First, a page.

shroff


shroff

shroff [shrof] ExamplesWord Origin noun

  1. (in India) a banker or money-changer.
  2. (in the Far East, especially China) a native expert employed to test coins and separate the base from the genuine.

verb (used with object)

  1. to test (coins) in order to separate the base from the genuine.

Origin of shroff 1610–20; earlier sharoffe Portuguese xarrafo, probably Gujarati śaraf Arabic ṣayrāfī moneychanger Examples from the Web for shroff Historical Examples of shroff

  • I can borrow it again from the shroff, just for the present.

    Captain Desmond, V.C.

    Maud Diver

  • They did not ask the shroff, the Chinese accountant, what he thought of it.

    Civilization

    Ellen Newbold La Motte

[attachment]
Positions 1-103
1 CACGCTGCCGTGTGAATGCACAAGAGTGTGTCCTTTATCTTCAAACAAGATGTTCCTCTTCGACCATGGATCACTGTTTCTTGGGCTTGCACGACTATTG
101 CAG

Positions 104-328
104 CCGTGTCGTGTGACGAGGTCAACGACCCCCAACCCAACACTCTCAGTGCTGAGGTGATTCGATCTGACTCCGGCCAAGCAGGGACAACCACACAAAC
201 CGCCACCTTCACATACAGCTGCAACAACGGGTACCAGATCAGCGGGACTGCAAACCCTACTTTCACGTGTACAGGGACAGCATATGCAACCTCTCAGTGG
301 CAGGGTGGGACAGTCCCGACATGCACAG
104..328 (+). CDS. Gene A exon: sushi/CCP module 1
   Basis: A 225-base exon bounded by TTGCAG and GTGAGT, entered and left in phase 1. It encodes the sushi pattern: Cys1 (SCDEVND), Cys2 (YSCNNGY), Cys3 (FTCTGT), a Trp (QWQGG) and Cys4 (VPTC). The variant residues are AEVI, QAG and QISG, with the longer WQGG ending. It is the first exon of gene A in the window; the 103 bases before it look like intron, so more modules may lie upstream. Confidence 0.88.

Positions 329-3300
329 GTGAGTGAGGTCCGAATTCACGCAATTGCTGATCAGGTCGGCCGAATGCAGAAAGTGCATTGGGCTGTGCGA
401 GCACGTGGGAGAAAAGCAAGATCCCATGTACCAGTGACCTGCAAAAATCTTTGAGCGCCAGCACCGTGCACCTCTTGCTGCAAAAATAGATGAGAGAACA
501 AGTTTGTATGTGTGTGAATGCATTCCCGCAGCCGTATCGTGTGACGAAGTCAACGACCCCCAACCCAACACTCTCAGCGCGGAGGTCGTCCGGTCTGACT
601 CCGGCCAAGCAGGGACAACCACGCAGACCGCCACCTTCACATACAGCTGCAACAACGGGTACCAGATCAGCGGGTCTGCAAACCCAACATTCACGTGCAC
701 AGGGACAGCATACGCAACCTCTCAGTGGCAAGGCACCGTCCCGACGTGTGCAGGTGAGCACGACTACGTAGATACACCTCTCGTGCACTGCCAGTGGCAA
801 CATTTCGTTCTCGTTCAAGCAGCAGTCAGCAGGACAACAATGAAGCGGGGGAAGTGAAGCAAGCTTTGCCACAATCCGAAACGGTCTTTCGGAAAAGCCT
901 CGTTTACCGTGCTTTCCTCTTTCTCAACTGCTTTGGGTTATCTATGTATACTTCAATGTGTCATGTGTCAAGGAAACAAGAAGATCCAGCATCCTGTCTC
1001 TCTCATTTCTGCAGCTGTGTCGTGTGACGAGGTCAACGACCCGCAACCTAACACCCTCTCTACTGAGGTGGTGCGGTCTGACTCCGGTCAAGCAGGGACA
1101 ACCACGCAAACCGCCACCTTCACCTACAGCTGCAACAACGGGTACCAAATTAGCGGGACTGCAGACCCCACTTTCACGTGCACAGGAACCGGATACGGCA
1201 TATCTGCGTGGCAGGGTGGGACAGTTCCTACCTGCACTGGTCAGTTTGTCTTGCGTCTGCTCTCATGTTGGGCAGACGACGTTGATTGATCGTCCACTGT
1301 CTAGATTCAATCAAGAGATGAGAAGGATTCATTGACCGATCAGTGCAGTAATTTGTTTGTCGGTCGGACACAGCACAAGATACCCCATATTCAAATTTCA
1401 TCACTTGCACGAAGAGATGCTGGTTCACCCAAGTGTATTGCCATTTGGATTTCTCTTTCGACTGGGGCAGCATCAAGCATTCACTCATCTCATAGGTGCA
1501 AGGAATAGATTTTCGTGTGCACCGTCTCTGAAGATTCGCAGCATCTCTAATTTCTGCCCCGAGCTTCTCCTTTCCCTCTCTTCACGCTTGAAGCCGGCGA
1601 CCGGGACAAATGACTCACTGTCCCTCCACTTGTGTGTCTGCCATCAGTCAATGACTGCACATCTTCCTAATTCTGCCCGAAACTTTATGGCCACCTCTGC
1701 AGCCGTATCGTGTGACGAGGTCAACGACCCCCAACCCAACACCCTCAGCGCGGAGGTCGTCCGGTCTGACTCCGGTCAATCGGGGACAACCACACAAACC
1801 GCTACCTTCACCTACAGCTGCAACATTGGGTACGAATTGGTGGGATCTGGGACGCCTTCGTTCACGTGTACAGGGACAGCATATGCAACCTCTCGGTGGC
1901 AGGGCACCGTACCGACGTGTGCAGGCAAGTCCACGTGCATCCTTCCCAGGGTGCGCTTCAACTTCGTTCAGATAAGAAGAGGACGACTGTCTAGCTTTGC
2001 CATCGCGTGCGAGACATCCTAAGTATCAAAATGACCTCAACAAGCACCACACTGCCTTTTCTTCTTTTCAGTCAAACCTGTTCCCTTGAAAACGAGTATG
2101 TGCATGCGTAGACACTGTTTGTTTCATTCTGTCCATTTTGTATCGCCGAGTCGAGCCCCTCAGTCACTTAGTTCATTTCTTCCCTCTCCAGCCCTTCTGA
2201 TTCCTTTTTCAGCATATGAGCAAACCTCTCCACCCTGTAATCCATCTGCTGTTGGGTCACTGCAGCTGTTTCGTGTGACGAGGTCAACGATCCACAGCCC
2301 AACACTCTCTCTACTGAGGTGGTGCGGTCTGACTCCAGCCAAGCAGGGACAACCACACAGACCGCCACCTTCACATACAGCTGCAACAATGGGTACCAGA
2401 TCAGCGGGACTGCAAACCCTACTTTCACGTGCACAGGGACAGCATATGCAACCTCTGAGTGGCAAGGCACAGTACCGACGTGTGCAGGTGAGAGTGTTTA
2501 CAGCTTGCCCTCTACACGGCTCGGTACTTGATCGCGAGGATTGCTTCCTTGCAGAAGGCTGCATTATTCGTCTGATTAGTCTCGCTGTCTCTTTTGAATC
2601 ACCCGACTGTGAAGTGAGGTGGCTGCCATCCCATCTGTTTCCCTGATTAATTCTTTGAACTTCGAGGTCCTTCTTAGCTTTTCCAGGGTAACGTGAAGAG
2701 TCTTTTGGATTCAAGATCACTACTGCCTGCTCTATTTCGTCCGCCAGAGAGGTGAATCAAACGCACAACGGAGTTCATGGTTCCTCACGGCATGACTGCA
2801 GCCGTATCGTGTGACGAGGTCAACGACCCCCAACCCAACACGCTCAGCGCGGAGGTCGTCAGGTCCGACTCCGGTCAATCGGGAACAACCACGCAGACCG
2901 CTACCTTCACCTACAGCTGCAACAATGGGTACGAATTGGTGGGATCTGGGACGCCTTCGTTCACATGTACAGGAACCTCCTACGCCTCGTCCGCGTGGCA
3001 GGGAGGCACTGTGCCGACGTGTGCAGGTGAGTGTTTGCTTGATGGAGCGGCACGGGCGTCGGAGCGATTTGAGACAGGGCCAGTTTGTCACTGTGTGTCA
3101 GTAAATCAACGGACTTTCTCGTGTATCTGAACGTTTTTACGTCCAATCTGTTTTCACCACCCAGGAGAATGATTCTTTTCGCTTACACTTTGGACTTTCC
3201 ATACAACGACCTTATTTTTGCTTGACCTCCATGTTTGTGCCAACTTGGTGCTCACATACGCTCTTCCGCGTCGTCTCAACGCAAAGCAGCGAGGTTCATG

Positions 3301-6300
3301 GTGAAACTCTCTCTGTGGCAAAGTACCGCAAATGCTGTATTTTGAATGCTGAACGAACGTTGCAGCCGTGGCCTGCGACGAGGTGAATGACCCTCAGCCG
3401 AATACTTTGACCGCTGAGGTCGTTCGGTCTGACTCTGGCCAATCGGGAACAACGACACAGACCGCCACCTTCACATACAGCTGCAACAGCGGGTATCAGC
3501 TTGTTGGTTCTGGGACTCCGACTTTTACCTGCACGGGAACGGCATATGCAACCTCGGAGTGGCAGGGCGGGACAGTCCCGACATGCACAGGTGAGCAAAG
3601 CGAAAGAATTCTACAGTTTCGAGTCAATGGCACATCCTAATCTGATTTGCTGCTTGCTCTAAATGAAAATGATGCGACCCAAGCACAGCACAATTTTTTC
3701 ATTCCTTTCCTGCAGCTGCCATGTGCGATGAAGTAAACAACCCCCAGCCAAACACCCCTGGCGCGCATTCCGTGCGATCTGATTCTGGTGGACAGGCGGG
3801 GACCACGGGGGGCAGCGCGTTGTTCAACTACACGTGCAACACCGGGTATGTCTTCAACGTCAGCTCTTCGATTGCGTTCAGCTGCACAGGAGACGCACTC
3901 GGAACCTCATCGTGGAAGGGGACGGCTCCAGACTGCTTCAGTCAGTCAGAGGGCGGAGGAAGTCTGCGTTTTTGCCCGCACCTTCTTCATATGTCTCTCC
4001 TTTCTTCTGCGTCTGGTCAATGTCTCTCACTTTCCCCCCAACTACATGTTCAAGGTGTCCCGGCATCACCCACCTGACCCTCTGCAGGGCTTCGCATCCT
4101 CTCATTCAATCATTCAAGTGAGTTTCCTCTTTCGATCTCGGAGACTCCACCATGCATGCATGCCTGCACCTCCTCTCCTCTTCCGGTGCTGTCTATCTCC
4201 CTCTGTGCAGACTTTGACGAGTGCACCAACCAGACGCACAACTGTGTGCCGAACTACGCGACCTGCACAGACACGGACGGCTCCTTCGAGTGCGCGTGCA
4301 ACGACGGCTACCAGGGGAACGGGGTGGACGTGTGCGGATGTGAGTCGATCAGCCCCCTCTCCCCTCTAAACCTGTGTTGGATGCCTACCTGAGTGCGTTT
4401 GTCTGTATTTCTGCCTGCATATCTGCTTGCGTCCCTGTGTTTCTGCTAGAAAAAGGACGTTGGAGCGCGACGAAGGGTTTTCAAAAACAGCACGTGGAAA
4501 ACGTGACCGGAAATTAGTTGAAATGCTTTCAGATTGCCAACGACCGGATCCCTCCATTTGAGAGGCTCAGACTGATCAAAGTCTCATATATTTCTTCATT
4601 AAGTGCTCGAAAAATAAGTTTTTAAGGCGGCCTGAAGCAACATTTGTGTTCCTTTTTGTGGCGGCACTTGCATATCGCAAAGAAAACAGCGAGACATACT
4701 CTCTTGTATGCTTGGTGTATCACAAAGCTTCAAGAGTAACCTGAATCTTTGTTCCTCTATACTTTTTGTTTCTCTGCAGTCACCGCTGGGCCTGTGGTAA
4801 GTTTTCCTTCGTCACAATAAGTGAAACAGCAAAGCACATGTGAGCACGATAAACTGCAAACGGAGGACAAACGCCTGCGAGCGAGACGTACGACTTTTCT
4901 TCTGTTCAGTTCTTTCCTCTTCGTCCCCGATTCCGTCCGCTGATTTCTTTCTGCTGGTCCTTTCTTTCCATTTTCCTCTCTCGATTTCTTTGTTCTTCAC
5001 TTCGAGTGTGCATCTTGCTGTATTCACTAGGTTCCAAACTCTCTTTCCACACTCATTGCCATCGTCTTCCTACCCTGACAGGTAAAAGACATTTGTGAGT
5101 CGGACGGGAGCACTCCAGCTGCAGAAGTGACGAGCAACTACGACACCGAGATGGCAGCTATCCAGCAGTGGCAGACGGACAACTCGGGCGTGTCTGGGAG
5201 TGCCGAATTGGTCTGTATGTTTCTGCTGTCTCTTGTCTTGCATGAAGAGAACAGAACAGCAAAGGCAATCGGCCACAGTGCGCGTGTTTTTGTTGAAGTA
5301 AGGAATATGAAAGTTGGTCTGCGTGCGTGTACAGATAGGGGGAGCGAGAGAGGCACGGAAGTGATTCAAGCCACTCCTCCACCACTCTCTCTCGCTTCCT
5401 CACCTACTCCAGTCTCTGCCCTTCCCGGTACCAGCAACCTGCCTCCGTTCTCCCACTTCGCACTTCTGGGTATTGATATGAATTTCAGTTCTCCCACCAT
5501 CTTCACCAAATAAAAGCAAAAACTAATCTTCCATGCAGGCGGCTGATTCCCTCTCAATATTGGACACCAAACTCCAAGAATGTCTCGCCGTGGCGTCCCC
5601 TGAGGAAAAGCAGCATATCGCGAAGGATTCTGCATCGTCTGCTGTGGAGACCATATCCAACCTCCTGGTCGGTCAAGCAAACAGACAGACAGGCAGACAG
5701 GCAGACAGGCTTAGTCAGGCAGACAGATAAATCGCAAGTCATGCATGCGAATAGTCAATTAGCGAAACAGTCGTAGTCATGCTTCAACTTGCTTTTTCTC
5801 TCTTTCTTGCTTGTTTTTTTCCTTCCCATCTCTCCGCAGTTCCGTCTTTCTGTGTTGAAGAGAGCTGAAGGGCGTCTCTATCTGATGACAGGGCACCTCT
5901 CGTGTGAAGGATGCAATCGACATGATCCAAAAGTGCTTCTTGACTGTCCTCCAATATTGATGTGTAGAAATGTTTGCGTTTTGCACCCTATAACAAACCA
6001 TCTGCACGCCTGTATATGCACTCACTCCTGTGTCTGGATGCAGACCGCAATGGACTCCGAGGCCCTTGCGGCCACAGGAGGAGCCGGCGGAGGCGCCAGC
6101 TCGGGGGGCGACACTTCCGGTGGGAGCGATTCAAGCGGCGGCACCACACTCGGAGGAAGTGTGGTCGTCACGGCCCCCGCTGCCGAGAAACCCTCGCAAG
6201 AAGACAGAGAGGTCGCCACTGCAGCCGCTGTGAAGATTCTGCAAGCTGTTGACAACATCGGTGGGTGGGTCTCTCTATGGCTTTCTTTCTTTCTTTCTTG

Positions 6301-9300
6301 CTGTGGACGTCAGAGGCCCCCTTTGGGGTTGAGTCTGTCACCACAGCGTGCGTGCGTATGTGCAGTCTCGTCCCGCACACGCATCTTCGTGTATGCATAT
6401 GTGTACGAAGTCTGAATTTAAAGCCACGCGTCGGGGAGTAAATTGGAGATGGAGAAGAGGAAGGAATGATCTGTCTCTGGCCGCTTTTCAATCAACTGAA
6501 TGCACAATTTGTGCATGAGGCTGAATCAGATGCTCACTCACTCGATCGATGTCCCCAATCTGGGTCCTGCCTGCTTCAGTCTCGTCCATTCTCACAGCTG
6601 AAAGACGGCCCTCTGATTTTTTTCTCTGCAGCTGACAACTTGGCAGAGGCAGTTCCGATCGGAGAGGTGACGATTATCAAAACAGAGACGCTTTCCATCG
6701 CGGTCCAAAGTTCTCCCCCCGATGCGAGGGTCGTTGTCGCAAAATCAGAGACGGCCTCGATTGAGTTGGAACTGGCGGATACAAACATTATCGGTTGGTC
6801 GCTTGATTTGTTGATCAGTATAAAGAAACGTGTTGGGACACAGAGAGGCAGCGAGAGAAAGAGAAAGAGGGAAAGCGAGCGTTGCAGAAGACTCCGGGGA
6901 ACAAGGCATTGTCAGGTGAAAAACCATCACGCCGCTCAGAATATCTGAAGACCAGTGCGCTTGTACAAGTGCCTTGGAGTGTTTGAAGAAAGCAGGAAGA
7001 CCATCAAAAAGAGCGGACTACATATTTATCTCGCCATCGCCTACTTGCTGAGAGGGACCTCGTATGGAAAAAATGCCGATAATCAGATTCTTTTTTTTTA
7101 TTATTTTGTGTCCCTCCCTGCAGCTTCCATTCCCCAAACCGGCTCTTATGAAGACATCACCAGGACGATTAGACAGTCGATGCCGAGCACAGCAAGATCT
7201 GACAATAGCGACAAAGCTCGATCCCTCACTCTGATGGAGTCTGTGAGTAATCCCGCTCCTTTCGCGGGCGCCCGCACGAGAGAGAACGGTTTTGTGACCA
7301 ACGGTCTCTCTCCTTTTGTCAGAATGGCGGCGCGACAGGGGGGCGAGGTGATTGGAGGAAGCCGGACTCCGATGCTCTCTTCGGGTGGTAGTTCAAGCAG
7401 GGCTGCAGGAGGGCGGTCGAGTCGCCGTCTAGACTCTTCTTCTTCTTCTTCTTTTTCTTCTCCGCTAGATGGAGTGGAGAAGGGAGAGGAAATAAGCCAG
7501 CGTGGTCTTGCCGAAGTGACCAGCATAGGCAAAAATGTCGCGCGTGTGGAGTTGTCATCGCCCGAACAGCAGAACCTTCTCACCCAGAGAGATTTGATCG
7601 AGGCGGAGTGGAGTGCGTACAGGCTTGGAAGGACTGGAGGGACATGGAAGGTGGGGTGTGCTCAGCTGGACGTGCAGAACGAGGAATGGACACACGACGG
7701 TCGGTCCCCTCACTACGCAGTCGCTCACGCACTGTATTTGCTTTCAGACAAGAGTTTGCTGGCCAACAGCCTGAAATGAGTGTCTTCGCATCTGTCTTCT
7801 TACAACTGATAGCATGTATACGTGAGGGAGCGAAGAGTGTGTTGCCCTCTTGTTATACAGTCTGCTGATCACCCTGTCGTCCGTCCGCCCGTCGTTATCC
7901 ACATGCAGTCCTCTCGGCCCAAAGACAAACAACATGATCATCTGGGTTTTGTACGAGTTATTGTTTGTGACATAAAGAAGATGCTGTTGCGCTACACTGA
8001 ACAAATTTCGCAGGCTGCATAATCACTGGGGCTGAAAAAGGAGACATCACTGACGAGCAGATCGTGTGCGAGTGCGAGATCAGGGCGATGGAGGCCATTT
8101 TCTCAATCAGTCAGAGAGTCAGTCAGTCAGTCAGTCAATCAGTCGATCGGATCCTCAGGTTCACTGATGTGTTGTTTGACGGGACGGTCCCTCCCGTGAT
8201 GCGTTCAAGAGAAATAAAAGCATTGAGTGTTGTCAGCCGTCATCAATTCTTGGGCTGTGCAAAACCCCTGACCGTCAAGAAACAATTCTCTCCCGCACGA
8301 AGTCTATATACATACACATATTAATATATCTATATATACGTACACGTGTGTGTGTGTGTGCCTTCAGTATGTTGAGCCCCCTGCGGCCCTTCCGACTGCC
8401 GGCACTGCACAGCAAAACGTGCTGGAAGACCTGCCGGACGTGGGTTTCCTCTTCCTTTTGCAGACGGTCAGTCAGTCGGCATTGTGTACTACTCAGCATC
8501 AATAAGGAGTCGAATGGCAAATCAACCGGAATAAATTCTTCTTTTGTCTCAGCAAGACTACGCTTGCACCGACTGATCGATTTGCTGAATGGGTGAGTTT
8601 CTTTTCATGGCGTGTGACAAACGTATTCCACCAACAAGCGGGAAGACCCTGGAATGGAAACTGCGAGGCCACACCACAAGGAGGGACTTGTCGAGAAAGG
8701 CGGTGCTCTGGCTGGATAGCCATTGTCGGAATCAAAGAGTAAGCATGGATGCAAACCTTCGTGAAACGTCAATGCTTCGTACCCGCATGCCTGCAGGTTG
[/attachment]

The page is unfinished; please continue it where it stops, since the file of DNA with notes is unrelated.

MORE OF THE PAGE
• I think an enterprising tradesman got some of it, and a shroff gobbled the rest—or else I spent it.

    The Works of Rudyard Kipling: One Volume Edition

    Rudyard Kipling

  • He left his affairs in the hands of the shroff, the Chinese accountant, who could be trusted to manage them for a short time.

    Civilization

    Ellen Newbold La Motte

  • The shroff was very fearful, but as he was to be compradore now, to do the work of a European, he could not show fear.

    Civilization

    Ellen Newbold La Motte

  • British Dictionary definitions for shroff shroff noun

    1. (in China, Japan, etc, esp formerly) an expert employed to separate counterfeit money or base coin from the genuine
    2. (in India) a moneychanger or banker

    verb

    1. (tr) to test (money) and separate out the counterfeit and base

    Word Origin for shroff C17: from Portuguese xarrafo, from Hindi sarrāf moneychanger, from Arabic

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